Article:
Surprisingly, most of the crashes at rail intersections occurred where both gates and lights are installed.
TMACOG data analyst Lisa Householder has done a recent study of crashes in northwest Ohio and southeast Michigan occurring at rail crossings from 2016 through 2020.
Surprisingly, most of the crashes at rail intersections occurred where both gates and lights are installed. ODOT researchers point to drivers who might be stuck on the tracks by traffic (rather than waiting for clearance before moving on to the tracks) or drivers who are impatient and drive around the lowered gates. Driving around gates leads to off-road accidents and crashes with on-coming traffic.
The largest contributing factor in railroad crossing crashes is “roadway departure” accounting for about 41% of the total. Lack of seatbelts and distracted driving are also common factors. Commercial vehicles were involved in 29% of crashes. As in all types of crashes, younger drivers are over-represented, involved in 28% of all Ohio crashes at rail crossings. Only 14% of crashes at rail crossings involved trains; the others involved crashing into gates, signs, other vehicles, or running off the road.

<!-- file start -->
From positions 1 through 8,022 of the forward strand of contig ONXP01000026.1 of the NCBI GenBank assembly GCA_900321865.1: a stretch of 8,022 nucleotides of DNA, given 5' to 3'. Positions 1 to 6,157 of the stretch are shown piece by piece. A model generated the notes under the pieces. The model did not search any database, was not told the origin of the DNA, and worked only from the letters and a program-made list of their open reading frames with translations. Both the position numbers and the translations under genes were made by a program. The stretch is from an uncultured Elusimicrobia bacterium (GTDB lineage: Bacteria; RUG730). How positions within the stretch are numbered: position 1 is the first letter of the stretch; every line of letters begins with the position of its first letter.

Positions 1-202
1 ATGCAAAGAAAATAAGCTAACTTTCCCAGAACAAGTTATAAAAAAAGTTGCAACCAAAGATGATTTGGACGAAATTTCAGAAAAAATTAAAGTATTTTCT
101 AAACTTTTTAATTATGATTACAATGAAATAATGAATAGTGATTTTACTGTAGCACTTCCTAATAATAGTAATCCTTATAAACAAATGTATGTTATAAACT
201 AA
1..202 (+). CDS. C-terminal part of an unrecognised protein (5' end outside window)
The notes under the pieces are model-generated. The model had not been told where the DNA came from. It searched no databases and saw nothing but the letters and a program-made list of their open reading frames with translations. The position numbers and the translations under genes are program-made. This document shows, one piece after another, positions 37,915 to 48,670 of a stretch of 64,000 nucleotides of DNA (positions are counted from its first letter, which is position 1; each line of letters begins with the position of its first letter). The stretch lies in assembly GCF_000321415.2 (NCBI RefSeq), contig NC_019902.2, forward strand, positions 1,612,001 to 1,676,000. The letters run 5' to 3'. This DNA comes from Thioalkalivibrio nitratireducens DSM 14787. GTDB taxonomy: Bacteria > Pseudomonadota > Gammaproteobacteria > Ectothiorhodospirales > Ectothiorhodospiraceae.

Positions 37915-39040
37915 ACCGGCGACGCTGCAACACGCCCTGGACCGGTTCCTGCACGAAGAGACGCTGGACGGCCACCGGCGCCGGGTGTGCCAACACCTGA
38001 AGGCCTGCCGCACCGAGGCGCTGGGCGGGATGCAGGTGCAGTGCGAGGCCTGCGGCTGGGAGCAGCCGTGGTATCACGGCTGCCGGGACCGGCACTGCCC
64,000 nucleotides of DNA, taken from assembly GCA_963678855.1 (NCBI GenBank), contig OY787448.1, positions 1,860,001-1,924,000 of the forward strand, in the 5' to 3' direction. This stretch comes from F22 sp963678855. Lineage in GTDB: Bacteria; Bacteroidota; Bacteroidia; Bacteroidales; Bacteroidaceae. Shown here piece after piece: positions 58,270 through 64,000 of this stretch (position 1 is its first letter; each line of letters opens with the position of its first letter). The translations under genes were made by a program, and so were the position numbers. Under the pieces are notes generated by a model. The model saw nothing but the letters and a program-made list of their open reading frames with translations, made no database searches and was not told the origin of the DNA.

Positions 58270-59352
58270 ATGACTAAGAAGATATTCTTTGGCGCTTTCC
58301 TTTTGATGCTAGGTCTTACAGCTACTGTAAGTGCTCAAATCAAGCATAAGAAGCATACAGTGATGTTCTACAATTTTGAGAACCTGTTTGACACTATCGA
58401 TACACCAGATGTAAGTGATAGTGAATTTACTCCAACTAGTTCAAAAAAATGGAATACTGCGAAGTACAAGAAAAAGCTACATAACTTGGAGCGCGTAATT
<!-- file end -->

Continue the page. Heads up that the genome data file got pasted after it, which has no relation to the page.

An encouraging trend is a steady reduction in the number of crashes in Ohio. In all of Ohio the number fell from 313 in 2016 to 74 in 2020, with reductions every year. In the 12 counties of northwest Ohio the trend is similar, from 69 in 2016, to 18 in 2020. Southern townships of Monroe County, Michigan had few crashes. Two in 2016, three in 2017, six in 2018, and two in 2019 with no reports available for 2020. There was only one train-related crash in that area between 2016 and 2020.
The ODOT State Highway Safety Plan lists several ongoing projects addressing safety including modernizing warning signals, reducing the number of crossings, and supporting grade separation projects proposed by local governments. Additionally, the Ohio Rail Development Commission, which administers highway-railroad grade crossing projects, details specific safety projects around Ohio representing a $34.5 million investment including many in northwest Ohio.